Makin’ It Right

Every time a close fight goes to the judges’ score cards, I’m left with that uneasy feeling in my gut. The feeling that I’m about to be disappointed. Most people I run into during a fight may have a favorite to win, but they also try to judge the fights without bias as the play out. Rarely is there  町田 ダンススクール squabbling among the patrons as to who won in the end. Too often the results are read, you hear that simultaneous uproar of boos and everyone at the bar wants to throw their beers at the screen. Now why is that?? How can the 50-60 people I’m standing with be in almost total agreement, and yet the professionals paid for their opinions render the opposite decision. We all watched the same fight and they go over the scoring system at the beginning of every event. Is all this entirely the judges fault or are there other factors?? I’ll tell you what I think, but here’s how it started…

The old ways of Pride and the early UFC weren’t palatable to the mainstream who knew little to nothing about what they were trying to do or just didn’t care. Dealing with athletic commissions on where to hold the venues eventually lead politicians to see it as a means of grand standing against the brutality of it. This put the MMA organizations against the people who represent the public and you can’t go to war with the ones you are trying to win over. The bottom line, the old ways needed to change to make MMA marketable. So what did the athletic commissions do?? They adopted the closest model that worked, boxing’s ten point must system and weight classes. Here’s a couple of the problems with what that created;

1) There are only 3 or 5 rounds, not the traditional 10 or 12 rounds of boxing that a 10 point must system does work in.

2) Judges are bad. No two ways around it, there are some awful judges that don’t have consequences for their bad judgments, not to name names, except Cecil Peoples. Some judge takedowns too strong vs striking. I think it stems from a lack of unified structure for scoring. There is too much interpretation that is generally misinterpreted by men that, I think must not follow the sport.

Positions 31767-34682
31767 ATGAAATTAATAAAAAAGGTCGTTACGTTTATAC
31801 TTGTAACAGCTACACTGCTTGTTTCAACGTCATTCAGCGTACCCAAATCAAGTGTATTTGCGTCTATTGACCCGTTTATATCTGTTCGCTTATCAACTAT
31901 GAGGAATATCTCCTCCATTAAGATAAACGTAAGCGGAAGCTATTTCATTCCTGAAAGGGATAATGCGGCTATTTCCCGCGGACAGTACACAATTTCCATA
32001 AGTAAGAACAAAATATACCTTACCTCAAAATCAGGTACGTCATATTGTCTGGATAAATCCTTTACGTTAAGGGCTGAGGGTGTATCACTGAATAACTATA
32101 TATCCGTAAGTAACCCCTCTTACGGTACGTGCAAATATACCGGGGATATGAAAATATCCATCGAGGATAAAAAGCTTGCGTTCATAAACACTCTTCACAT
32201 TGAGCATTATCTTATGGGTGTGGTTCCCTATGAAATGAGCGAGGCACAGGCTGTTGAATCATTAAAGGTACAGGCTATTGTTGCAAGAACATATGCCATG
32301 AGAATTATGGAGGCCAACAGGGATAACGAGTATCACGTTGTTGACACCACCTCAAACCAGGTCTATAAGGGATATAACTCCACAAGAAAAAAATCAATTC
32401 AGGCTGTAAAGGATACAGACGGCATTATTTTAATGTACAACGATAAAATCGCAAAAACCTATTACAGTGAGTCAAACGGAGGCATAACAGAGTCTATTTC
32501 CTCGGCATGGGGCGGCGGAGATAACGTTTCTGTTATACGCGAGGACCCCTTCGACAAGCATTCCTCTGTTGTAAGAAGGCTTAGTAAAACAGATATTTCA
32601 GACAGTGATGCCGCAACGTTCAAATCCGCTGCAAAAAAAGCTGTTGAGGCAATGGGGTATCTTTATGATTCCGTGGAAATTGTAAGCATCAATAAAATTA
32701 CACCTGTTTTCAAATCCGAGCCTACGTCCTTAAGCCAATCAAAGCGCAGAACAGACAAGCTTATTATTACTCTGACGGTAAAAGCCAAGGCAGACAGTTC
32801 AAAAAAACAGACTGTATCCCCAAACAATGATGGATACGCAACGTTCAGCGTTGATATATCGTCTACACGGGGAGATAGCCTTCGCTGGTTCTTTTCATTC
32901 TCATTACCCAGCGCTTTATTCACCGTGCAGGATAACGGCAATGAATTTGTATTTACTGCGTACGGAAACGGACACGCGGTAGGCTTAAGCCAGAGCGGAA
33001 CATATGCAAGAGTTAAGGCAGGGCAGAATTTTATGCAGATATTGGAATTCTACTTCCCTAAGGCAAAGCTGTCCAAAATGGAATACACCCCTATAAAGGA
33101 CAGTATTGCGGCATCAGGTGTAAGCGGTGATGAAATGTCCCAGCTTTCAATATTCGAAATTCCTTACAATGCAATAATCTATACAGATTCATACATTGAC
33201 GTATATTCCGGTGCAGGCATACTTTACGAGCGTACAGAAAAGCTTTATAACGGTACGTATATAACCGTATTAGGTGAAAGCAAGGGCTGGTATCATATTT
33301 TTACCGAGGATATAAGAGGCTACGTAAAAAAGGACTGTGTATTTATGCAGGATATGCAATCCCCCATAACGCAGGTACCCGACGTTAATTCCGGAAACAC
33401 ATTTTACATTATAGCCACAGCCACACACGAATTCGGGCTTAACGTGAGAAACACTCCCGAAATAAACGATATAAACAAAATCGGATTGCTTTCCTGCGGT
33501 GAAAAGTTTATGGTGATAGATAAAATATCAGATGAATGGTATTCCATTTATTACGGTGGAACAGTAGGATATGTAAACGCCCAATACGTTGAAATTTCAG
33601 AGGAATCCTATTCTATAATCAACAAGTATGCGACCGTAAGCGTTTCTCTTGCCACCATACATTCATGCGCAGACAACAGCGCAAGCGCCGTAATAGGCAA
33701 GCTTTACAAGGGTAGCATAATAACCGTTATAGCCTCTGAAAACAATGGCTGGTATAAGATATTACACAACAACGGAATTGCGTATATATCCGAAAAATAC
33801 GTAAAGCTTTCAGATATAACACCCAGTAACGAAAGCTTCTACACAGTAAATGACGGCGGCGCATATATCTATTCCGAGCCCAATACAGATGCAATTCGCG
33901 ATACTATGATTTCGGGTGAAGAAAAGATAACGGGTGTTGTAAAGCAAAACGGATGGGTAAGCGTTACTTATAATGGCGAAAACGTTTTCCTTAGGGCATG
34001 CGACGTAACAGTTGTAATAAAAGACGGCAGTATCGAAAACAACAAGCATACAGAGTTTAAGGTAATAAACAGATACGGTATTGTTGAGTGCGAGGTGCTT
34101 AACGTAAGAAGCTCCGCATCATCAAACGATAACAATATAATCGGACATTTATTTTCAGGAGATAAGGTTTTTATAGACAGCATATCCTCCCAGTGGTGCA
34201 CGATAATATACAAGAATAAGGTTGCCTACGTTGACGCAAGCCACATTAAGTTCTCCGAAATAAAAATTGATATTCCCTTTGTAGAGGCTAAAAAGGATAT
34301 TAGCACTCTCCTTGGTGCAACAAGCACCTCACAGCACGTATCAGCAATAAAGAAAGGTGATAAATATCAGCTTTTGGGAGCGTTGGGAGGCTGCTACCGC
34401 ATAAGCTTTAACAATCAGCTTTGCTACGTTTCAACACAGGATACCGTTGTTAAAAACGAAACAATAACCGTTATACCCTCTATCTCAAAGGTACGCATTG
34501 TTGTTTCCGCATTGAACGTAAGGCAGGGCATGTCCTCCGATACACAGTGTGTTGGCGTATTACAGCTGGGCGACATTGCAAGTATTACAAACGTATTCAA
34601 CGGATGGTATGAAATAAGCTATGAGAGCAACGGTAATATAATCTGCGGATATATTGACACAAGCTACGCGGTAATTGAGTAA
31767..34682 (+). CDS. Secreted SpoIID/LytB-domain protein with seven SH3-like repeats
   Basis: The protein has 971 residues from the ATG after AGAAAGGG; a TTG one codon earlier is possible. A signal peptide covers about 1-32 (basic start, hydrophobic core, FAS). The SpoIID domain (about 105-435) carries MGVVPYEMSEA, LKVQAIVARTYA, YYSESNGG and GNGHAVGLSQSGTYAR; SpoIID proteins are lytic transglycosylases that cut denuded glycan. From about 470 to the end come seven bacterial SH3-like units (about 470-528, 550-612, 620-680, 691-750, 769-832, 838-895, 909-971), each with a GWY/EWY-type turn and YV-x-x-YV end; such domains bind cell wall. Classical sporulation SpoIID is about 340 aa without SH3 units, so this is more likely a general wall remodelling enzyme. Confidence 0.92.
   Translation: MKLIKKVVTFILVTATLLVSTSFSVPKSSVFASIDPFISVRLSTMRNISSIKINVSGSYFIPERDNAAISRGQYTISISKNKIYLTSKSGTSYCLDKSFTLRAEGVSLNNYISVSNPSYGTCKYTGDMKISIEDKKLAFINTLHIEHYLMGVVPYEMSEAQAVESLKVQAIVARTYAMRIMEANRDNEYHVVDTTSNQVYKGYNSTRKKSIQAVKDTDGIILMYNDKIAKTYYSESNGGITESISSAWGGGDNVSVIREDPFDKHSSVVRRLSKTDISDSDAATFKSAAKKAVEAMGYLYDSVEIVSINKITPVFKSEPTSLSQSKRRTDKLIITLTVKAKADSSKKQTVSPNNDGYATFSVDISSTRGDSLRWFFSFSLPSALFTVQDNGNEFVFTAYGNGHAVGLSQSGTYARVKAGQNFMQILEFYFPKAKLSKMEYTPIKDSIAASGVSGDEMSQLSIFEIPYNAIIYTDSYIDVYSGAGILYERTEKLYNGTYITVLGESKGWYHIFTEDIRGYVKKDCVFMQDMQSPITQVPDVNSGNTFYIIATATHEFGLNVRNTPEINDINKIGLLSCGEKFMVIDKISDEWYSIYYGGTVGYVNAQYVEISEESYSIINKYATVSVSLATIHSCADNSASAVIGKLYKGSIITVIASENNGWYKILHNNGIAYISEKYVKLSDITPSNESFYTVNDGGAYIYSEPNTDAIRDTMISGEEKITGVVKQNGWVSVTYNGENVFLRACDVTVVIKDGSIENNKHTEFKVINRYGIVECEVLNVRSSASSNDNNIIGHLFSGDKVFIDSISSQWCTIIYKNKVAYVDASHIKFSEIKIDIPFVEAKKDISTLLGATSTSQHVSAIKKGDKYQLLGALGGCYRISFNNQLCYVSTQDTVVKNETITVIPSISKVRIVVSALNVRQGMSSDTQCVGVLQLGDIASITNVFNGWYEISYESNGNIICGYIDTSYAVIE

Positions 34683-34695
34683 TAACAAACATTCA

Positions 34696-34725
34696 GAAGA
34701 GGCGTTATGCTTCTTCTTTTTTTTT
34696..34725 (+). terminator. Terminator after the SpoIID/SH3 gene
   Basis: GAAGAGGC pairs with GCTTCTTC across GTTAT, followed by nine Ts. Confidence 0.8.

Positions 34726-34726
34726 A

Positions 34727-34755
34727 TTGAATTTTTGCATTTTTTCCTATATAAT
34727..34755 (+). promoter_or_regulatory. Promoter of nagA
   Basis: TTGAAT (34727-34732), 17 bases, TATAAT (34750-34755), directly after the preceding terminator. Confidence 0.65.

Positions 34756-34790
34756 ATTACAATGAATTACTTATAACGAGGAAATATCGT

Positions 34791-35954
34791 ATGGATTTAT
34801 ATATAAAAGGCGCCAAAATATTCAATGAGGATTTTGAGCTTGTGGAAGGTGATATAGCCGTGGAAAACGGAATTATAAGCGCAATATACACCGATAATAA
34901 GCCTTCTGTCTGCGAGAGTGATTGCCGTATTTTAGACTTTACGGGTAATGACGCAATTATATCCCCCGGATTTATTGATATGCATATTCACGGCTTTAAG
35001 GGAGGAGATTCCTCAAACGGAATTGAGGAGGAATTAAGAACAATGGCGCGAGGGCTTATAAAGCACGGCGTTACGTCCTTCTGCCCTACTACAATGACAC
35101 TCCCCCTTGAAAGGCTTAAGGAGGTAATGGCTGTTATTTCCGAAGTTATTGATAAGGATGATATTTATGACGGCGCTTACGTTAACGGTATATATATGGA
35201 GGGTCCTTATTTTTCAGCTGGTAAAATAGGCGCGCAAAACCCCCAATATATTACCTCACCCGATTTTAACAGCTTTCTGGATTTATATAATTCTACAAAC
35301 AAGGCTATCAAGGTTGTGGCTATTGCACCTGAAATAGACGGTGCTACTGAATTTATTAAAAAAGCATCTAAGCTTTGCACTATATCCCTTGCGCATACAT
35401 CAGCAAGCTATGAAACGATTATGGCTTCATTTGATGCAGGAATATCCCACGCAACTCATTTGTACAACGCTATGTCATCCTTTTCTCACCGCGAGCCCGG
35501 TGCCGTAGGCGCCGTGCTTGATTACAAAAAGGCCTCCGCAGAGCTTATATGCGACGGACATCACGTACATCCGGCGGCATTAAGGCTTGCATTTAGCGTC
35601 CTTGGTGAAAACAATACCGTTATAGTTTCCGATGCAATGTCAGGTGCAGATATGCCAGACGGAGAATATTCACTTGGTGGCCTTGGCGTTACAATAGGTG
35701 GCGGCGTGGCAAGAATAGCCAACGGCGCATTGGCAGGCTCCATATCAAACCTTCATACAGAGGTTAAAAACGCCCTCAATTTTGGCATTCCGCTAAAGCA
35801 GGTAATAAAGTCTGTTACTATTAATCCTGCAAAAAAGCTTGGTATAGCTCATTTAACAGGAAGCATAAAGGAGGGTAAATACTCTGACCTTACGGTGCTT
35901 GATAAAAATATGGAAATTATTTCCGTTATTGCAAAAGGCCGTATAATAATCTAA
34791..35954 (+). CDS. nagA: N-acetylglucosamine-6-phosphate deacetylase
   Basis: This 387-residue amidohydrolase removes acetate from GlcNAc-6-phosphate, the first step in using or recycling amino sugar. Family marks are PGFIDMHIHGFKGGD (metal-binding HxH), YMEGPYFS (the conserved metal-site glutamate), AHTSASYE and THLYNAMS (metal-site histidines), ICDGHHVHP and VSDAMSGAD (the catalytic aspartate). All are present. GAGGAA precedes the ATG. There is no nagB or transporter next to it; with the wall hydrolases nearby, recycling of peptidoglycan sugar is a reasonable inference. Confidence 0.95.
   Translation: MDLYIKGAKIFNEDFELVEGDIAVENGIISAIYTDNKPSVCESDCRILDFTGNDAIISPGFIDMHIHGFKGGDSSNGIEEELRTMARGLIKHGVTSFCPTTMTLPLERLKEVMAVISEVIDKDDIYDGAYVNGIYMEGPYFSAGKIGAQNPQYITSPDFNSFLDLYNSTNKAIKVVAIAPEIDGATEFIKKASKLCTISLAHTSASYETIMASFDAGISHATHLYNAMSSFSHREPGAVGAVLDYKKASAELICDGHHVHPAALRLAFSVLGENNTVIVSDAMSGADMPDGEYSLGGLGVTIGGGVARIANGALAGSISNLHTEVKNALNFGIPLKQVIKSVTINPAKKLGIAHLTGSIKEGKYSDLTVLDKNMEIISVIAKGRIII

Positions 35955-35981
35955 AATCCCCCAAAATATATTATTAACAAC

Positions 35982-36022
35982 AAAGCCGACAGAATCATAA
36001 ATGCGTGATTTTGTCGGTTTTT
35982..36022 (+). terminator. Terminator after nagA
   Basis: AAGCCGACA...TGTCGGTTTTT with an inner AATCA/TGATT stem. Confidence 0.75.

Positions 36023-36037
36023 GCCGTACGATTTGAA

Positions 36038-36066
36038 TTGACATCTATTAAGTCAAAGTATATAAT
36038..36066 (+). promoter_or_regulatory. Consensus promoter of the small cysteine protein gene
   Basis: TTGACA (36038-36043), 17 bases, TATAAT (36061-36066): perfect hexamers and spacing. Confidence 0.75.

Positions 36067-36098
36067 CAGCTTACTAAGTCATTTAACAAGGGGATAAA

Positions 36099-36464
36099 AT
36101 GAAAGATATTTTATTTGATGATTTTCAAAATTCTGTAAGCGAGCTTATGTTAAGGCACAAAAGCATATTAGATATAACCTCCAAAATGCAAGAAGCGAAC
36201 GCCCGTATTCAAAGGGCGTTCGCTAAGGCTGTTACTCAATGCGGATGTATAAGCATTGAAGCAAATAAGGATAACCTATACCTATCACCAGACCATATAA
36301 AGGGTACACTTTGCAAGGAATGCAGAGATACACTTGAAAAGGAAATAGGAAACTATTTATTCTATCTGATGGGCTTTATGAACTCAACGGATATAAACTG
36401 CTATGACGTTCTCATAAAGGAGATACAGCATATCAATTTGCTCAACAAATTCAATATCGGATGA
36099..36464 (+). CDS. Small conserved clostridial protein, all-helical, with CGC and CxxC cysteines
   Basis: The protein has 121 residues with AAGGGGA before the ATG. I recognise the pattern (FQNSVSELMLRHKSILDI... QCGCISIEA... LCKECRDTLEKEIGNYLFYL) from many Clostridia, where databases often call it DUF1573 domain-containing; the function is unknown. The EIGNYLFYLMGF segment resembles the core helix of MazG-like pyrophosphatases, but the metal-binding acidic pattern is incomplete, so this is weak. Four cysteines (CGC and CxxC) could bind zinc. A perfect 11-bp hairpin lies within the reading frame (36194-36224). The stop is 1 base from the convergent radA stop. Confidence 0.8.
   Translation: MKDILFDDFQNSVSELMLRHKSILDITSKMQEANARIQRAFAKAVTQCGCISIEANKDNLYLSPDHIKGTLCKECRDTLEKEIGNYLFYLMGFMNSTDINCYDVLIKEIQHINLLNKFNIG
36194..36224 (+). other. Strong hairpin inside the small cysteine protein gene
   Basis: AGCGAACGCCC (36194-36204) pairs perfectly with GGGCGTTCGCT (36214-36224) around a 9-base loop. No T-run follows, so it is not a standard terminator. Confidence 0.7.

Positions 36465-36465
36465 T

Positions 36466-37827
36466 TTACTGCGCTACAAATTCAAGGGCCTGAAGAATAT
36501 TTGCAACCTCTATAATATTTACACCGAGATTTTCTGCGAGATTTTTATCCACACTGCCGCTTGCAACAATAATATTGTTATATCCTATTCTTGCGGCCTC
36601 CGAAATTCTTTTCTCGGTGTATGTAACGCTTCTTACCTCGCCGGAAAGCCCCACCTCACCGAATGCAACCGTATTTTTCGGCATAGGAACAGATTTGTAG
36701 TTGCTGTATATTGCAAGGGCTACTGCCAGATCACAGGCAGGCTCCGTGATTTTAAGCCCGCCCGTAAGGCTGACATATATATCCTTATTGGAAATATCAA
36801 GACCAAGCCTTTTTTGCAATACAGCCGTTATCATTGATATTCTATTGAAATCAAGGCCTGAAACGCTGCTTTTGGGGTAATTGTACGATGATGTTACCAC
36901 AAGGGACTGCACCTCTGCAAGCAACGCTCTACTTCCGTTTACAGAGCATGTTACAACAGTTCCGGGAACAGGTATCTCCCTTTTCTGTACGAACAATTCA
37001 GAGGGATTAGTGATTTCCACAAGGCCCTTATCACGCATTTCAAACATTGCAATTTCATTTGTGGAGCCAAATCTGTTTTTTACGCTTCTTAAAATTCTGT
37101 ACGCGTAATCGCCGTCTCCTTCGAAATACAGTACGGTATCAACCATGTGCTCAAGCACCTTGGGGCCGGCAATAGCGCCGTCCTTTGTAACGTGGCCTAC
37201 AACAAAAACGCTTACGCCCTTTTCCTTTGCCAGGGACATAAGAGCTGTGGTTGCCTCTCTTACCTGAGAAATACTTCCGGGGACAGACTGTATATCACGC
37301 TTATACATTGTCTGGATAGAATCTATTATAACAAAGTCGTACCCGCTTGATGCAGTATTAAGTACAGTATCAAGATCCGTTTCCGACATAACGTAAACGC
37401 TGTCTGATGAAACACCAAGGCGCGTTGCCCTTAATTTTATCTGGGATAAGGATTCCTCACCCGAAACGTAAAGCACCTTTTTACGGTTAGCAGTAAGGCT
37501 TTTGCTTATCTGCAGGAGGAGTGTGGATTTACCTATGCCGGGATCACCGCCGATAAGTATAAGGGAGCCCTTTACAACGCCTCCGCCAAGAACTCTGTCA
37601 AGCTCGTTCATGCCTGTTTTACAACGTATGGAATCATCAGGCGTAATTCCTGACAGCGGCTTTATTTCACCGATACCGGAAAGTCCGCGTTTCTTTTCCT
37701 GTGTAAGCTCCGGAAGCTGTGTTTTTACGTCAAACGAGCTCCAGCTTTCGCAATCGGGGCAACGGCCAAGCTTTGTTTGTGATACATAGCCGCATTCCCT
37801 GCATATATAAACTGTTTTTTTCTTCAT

3) State Athletic Commission’s are like any other state agencies and are slow as hell. They haven’t had to change, they have been regulating queensberry rules of boxing that are almost 150 years old. MMA isn’t just boxing or wrestling or jiu-jitsu or muay thai, its everything and shouldn’t be judged with bias to one discipline.

The current system is flawed… Matt Hamill VS Michael Bisping, Forrest Griffin VS Tito Ortiz 1 and Shogun VS Lyoto Machida are just a few of the fights generating thousands of letters asking for change in the system.

How to begin to fix it…

1) MMAS, mix martial arts scoring systems as opposed to the TPM (ten point must) system that is currently in place. From what I’ve read MMAS scores offensive and defensive moves quantitatively as opposed to the “who is more dominant” criteria of the TPM system. MMAS counts the offensive and defensive moves in standing, grappling and on the ground. Now… I haven’t seen it in place, but from what I’ve read about it sounds great, or at least a good start.

2) Much needed adjustment to State Athletic Commissions that are as nimble as an elephant on roller skates. Today’s structure of MMA is fairly new, it’s all that much more important to get things right now before rules are even harder to adjust.

3) I’ve even heard of people advocating for letting the scores of each round be known to the public and the fighters before the next round starts. But others worry about fighters not trying if they have the fight locked up after a few winning rounds.

The worst part of this whole thing is that there are lots of fighters and trainers in the game that live and die by the way this game is set up. This is their livelihood. The longer this is the established system the harder it is to change. There needs to be a unified system across state lines, across country lines. The UFC and other organizations aren’t contained in one area and the rules can’t change for these guys because the venue does. That’s like changing the rules to soccer every time a country has an away game. The only people up in arms about it, are the fans and fighters. The people in charge aren’t taking notice like they should. Dana White has said himself in press conferences that the current scoring system needs to be changed, but talk is cheap. He needs to stop being complacent and acting as if he has no sway on the situation, and the Athletic Commissions need to pull their heads out of the sand and look around, or pass the baton to people who actually care about the sport.

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